Rooftop Farms in Brooklyn, New York, has transformed the roof of this old warehouse into a thriving urban farm. The farm supplies organic food to local restaurants and cafes, as well as providing protection for the roof its built upon.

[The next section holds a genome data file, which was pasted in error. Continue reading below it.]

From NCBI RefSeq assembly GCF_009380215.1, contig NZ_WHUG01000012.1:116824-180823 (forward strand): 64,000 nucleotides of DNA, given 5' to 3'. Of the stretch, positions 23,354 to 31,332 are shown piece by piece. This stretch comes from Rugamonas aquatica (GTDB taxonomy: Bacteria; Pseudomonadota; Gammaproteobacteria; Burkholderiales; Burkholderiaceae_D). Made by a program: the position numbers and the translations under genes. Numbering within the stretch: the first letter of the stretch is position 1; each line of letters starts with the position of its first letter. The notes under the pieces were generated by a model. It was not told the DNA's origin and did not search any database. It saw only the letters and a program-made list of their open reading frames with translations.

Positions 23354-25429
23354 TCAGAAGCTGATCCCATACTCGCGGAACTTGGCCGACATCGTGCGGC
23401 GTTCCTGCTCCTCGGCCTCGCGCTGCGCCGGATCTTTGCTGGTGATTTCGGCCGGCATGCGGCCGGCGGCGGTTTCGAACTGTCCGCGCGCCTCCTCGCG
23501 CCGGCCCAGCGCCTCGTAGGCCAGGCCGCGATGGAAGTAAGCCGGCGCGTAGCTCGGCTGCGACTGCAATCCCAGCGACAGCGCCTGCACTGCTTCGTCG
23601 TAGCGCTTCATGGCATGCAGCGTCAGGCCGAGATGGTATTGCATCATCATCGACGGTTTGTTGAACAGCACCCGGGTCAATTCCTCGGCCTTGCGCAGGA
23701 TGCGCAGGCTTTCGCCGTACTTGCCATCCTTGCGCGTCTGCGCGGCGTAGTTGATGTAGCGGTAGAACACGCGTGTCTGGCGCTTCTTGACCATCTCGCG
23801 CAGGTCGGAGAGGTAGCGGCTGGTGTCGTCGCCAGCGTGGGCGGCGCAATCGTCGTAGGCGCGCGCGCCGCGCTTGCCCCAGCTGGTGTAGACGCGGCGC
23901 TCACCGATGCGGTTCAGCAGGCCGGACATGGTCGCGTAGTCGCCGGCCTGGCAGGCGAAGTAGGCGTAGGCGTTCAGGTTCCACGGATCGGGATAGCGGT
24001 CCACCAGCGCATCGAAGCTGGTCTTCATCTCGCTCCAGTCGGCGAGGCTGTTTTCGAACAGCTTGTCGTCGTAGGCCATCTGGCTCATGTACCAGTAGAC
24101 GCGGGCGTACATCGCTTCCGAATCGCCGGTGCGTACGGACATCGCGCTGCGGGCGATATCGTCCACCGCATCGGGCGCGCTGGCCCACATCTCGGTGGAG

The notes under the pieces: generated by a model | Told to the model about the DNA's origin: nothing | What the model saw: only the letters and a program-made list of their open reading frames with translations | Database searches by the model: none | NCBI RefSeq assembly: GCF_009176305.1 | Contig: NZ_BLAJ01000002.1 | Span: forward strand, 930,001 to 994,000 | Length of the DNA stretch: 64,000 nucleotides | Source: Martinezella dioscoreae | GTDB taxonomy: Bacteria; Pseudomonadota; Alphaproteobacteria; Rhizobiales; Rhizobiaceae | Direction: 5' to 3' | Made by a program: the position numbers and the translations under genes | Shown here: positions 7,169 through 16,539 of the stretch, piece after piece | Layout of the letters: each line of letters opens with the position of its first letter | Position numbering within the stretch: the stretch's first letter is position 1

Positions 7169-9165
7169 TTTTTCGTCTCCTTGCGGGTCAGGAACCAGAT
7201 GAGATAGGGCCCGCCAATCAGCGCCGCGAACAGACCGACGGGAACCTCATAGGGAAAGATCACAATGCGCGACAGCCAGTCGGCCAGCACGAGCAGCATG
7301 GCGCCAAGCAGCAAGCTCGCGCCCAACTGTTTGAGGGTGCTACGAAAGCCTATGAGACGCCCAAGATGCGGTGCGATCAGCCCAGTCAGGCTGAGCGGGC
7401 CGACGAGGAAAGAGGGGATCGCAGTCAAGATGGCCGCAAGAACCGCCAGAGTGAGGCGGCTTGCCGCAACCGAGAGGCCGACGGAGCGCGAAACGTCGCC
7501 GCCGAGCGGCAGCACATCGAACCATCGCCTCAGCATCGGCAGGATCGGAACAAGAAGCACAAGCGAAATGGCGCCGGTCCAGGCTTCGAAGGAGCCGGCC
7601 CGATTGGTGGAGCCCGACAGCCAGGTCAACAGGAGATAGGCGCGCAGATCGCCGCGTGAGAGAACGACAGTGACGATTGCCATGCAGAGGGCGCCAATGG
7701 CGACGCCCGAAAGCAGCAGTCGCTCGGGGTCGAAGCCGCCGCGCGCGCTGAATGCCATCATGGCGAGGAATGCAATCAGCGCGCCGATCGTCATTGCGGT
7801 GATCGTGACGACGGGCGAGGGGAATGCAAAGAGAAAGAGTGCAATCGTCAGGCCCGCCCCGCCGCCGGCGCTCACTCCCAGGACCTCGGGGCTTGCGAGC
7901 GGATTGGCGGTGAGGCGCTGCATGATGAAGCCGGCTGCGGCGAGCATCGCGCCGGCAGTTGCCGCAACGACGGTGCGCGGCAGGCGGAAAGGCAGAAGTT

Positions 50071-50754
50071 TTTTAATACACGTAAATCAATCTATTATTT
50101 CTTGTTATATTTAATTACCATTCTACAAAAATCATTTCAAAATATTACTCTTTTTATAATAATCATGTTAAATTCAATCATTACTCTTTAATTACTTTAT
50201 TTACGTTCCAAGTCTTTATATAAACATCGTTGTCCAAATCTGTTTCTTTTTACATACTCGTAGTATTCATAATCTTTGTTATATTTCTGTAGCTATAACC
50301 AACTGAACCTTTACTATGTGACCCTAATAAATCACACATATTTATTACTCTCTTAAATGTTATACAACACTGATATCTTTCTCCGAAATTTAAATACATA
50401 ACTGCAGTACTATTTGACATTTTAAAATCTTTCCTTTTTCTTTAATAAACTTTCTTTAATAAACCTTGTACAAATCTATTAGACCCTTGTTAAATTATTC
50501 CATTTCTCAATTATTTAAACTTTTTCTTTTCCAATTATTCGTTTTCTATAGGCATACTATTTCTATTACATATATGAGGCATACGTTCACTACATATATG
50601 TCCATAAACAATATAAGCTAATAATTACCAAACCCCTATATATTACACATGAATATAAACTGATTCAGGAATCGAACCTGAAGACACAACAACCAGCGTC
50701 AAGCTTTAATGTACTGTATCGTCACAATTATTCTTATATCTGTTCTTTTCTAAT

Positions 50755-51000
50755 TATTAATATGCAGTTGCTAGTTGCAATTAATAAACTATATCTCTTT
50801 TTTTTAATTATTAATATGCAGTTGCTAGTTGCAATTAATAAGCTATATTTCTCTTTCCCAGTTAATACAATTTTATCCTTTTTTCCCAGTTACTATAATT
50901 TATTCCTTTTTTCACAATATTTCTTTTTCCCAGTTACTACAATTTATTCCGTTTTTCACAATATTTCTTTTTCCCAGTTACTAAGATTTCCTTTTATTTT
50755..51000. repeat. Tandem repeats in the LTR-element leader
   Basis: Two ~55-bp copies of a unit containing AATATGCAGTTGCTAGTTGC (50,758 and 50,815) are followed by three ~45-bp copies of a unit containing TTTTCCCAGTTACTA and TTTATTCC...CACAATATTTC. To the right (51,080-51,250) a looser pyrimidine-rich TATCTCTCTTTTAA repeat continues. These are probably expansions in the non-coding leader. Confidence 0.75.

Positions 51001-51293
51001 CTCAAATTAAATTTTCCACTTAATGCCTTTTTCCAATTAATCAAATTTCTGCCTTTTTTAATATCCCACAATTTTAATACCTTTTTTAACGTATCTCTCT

The creation of urban farms can (and I believe will) slowly transform a barren urban landscape into a place where slow food and neighborhood connections can thrive. Read one Brooklyn-ite's experience of Rooftop Farms. He and his wife went for a Sunday afternoon visit, and came home with produce for the week. They walked there, and walked home. How many of us, living in cities where it's easy to pass a day without anyone recognizing you or knowing your name, would benefit from this kind of neighborhood interaction?